The first book I read in English was Maya Angelou’s I Know Why the Caged Bird Sings. I read it over an entire summer with a dictionary. I was 13 years old and had been living in the United States for a year after moving from Haiti. I don’t remember now what initially led me to that particular book, but there might have been a sad-looking girl on the cover of the edition I kept renewing at the library.
Even with my limited English, I was immediately captivated by Angelou’s description of her both loving and painful childhood. I think the slow, sentence-by-sentence reading of that book made me a more attentive reader and writer.
Toward the end of that same Brooklyn summer, I discovered the other great love of my reading and writing life: Love, Anger, Madness, by Marie Vieux-Chauvet, one of Haiti’s seminal writers. In that magnificent trilogy, Vieux-Chauvet tells the story of Haiti from the brutal U.S. occupation of 1915 to 1934 to the dictatorship I had just left behind, with the violence and horror both had wrought.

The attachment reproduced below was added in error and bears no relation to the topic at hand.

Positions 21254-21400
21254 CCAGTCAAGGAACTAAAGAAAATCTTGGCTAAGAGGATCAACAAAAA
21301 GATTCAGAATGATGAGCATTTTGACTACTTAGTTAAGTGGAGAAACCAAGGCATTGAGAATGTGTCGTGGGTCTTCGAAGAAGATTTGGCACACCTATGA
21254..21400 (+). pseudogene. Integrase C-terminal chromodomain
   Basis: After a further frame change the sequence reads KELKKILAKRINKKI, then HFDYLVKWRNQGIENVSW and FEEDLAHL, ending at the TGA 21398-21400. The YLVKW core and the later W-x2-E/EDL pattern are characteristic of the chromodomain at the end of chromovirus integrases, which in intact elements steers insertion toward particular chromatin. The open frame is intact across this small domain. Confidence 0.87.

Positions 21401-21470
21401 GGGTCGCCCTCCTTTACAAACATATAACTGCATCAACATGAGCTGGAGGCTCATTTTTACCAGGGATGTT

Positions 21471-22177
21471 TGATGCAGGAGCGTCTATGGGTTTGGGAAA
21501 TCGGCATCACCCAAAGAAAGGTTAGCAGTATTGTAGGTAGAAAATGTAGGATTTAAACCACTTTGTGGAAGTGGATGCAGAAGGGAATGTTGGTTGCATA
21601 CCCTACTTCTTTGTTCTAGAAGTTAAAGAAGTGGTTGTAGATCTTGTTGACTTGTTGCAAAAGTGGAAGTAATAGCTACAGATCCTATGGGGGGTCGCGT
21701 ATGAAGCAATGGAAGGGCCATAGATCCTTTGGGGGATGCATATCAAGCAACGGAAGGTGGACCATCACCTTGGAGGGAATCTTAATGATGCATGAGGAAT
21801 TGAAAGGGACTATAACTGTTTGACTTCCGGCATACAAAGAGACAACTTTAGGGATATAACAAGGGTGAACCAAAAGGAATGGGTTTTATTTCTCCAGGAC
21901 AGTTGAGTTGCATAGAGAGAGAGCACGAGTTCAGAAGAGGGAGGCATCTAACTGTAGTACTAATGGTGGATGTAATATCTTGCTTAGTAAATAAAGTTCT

I have read and reread that book, both in French and in its English translation, for many years now. And each time I stumble into something new and eye-opening that makes me want to keep reading it over and over again.
Danticat’s new novel, Claire of the Sea Light, will be out in August
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